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Bristol, Sanofi’s Avapro Doesn’t Benefit Heart Rhythm Patients

Bristol-Myers Squibb Co. and Sanofi-Aventis SA’s hypertension drug Avapro failed to prevent complications such as heart attacks or lower death rates when given to people with erratic heart rhythms in a trial.

The results, published in the New England Journal of Medicine, show reducing blood pressure levels in people with atrial fibrillation doesn’t lead to fewer cardiovascular complications. Heart attacks, strokes and related deaths occurred in 5.4 percent of patients given Avapro or placebo in addition to standard care, the company-funded study found.

High blood pressure is the most-common risk factor for atrial fibrillation. Researchers hypothesized that they could lower the risk by giving a drug like Avapro to bolster the electrical and mechanical properties of the heart.

“There had been a lot of hope that these medicines might have specific benefits in atrial fibrillation,” said researcher Jeff Healey, a cardiologist at the Population Health Research Institute at McMaster University in Hamilton, Ontario. “There was no overall benefit. For that reason we don’t recommend routine treatment with this for atrial fibrillation.”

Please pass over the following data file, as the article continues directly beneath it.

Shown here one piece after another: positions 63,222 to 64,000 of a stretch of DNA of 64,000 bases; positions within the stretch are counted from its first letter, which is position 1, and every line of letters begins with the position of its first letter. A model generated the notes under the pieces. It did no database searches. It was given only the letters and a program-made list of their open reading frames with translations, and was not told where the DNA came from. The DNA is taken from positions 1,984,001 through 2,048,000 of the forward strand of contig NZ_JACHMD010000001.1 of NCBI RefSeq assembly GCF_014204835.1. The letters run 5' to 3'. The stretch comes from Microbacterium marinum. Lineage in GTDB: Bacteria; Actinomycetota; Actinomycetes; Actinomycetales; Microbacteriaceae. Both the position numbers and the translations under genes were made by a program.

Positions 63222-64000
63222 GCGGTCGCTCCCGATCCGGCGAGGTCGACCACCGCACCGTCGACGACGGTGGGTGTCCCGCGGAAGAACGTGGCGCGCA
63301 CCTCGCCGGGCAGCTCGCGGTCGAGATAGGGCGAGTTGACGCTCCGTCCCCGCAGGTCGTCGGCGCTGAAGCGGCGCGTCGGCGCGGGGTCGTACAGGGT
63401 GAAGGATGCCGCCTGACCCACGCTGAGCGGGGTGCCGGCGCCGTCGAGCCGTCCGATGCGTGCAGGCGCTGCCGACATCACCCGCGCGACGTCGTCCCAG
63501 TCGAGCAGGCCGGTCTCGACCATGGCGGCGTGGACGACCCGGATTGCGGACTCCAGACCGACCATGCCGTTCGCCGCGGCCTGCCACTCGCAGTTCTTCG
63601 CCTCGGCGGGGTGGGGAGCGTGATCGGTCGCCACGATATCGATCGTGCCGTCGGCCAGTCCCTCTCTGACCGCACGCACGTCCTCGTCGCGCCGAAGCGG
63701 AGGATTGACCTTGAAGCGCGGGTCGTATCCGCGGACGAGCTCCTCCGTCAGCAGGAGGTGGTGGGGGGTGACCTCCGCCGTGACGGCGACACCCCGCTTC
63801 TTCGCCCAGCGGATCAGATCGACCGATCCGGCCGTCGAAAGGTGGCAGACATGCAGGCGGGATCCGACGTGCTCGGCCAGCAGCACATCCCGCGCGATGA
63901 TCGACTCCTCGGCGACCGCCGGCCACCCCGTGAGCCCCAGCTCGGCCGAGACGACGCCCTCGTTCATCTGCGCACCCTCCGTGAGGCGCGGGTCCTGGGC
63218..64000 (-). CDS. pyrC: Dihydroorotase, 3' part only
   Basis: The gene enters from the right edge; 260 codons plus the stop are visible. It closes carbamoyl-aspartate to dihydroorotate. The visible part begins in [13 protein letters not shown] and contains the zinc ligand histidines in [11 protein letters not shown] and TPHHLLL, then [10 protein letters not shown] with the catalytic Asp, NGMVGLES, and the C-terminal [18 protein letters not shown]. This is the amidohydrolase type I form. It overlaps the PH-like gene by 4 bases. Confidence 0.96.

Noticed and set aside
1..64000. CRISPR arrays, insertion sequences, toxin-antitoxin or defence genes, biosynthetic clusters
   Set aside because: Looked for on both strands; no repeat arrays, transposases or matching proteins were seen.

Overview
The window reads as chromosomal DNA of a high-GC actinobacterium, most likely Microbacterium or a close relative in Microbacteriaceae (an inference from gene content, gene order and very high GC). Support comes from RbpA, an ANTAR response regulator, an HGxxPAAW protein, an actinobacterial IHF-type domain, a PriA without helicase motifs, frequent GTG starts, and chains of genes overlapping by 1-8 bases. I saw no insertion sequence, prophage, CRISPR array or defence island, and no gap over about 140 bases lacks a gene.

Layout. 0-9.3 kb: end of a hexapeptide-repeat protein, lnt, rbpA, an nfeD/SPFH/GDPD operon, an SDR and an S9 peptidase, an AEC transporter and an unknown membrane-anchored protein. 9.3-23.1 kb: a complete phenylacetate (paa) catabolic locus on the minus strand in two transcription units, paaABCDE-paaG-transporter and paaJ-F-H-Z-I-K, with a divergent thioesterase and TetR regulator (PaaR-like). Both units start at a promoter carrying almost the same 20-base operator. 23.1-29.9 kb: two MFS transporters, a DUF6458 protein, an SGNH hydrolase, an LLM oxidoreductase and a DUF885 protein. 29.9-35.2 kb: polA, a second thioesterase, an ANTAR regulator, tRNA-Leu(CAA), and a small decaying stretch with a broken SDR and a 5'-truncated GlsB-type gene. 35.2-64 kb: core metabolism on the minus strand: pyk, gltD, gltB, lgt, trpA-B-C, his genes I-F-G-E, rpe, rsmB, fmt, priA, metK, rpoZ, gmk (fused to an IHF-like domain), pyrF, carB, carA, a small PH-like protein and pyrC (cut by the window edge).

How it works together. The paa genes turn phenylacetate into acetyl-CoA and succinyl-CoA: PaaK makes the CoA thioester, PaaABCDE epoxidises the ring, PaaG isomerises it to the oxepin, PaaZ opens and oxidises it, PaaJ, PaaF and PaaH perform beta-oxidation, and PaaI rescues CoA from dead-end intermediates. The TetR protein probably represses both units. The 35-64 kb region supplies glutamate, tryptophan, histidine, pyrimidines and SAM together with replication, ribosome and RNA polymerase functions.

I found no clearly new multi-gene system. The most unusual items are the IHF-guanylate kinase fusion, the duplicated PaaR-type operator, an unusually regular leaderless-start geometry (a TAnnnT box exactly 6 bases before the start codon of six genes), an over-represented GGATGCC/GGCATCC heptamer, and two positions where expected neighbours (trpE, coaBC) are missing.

The study did yield some intriguing findings, he said in a telephone interview. Analysis showed Avapro reduced hospitalization rates for heart failure and some types of stroke. Future studies of patients with erratic heart rates should closely monitor heart failures, he said.

“Given that these are common outcomes, we are encouraged that further blood pressure lowering may be helpful in patients with atrial fibrillation,” he said.

The study included 9,016 patients with atrial fibrillation, where the upper chambers of the heart quiver rather than contract. The condition enables blood to pool and form into clots, which can cause strokes and other complications. More than 2.2 million Americans suffer from it and 11,000 die every year, according to the American Heart Association.

Bristol-Myers, based in New York, posted sales of $1.2 billion in 2010 for Avapro and a related drug, Avalide, which combines the active ingredient of Avapro with a generic hypertension drug called hydrochlorothiazide. Paris-based Sanofi generated 1.3 billion euros ($1.8 billion) from sales of the drug, which it markets as Aprovel.

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